Players can inhabit multiple roles, including riflemen, machine gunners, engineers, anti-tank, and snipers. The game limits how many players can inhabit each class, so there can’t be too many players playing one class, creating unbalanced teams. This is a crucial choice because in a realistic shooter like this, players will need a complete team to succeed. Squad Leaders have the ability to be roaming spawn points, pop smoke grenades to make advances and give orders that players can choose to follow (more on that later). They can also spot targets with their binoculars, which the Commander class can then use to order artillery strikes on those targets. This cohesiveness is what RO2 gets completely right: feeling like part of a well-oiled machine once everyone plays their part.

In order to ensure people are playing their part, RO2 uses an honor system to reward players. As you capture control points or accept orders from your squad leader, you gain Honor Points. Doing “dishonorable” actions subtracts points: camping away from objectives, spawn camping, or team killing. Players will want these points as they level up overall ranks and classes. As players level up classes, more weapons and equipment will be unlocked for that class, so it behooves one to be a team player.

Holding the objective at any cost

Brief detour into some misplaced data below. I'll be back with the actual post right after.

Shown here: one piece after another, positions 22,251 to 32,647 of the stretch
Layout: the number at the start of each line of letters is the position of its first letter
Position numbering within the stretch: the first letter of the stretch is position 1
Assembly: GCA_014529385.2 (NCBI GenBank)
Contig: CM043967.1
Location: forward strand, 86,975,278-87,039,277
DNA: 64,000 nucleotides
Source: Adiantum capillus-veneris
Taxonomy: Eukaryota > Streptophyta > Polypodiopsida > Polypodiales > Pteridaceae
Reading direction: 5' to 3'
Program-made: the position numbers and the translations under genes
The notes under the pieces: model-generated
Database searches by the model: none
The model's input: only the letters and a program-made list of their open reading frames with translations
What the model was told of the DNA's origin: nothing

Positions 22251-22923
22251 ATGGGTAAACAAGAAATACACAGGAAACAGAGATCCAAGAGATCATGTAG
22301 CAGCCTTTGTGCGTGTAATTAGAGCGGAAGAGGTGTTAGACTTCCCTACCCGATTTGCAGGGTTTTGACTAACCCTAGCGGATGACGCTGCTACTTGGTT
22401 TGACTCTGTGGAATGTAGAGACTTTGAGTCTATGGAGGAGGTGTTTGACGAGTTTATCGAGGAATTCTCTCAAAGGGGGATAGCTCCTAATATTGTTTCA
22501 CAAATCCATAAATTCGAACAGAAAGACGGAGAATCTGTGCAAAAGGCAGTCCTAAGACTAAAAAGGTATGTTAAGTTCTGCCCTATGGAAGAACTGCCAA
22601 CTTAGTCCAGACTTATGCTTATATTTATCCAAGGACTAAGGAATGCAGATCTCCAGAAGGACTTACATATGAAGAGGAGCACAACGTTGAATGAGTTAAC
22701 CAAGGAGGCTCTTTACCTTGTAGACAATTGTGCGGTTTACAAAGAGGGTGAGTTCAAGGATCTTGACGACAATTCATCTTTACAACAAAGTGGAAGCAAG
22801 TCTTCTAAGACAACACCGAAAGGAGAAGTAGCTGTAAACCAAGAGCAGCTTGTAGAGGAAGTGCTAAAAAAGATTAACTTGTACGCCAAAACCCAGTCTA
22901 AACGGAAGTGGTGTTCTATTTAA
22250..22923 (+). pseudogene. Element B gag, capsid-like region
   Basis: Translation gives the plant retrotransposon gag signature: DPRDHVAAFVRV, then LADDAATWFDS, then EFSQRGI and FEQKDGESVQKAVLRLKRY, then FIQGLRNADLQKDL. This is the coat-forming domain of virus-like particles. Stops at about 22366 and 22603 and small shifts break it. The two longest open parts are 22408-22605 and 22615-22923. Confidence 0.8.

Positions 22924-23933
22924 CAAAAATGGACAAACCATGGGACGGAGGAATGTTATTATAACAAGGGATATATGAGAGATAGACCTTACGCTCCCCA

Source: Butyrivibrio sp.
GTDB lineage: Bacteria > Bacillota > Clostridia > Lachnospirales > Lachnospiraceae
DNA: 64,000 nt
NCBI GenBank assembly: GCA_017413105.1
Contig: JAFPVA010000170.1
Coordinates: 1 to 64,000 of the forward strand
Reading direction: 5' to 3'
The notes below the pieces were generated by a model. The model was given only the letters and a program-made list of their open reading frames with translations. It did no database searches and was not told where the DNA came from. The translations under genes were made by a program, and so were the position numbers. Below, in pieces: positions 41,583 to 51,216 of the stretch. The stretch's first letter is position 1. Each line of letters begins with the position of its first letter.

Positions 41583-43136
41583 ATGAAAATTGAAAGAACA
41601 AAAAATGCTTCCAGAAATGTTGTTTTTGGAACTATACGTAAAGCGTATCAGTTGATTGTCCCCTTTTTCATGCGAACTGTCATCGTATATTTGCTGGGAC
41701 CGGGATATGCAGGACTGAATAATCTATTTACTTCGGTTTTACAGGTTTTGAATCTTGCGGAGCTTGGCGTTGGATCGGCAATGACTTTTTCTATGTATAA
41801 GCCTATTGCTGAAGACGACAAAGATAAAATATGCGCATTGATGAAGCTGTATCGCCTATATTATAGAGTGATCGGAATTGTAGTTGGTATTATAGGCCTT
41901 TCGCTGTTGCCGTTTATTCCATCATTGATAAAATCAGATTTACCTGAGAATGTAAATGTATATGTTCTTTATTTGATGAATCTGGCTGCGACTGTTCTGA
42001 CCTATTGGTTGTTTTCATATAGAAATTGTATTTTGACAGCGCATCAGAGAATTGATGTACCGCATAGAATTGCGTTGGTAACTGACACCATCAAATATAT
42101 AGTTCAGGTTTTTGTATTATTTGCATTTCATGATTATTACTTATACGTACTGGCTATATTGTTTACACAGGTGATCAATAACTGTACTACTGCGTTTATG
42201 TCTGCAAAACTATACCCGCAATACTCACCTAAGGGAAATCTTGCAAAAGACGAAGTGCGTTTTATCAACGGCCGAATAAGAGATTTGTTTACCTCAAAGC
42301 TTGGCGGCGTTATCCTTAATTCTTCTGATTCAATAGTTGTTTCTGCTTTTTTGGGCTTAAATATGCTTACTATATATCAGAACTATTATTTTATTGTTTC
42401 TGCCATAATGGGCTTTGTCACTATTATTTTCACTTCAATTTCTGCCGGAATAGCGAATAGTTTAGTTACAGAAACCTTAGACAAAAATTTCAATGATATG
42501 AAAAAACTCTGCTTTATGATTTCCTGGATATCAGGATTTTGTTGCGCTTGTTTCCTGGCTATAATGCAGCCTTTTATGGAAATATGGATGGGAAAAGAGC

The feel of RO2 is one of the best in the FPS genre I’ve had the pleasure of playing. The realism enriches every aspect of the shooter and makes mundane and common things in other games more satisfying here. Where kill streaks are now common, getting even 5 kills in a row is an accomplishment. Capturing an enemy base and pushing them back even further is a more amazing feeling because players have to earn it using team strategy and all the tools available to them. Pulling off a long distance shot with a sniper rifle provides a rush that won’t be felt in other games, accounting for so many factors instead of just point and click. Instead of jumping into a tank and rolling around in kills, tanks require up 5 players to operate properly. Once you have the experience of lining up the shot with the help of another player spotting and then getting that kill, you’ll have a hard time going back to simpler games. It’s a pure experience in a genre that has now become mired in flashing numbers and instant gratification.

Visually, the Unreal Engine 3 pulls its weight, rendering the bombed out buildings and war torn streets of Russia during the time period well. The slow texture pop-in that is standard on this engine is present here, mostly during intense respawns in the middle of combat. It never gets in the way though, taking too long to fill in the textures as in other games, so it seems Tripwire has found a way to reign this engine in. The music doesn’t match the same visual beat, though, with the soundtrack mostly composed of generic tracks that have been heard in any World War 2 game in the last 10 years. It’s not offensive in anyway, but there are no standouts or sweeping scores.

Forget about Red Orchestra 2‘s single-player campaign. Its main function is to teach players the game with terrible A.I. bots to keep the company. Where this game shines, and shines brightly, is in multiplayer. It’s a well-crafted game that will feel off-putting and foreign at first. But once players give it the time it needs, dive into its systems, and learn them, they will find a game that fills a void that the current trajectory of the FPS genre has left vacant.


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Author: Matt Erazo View all posts by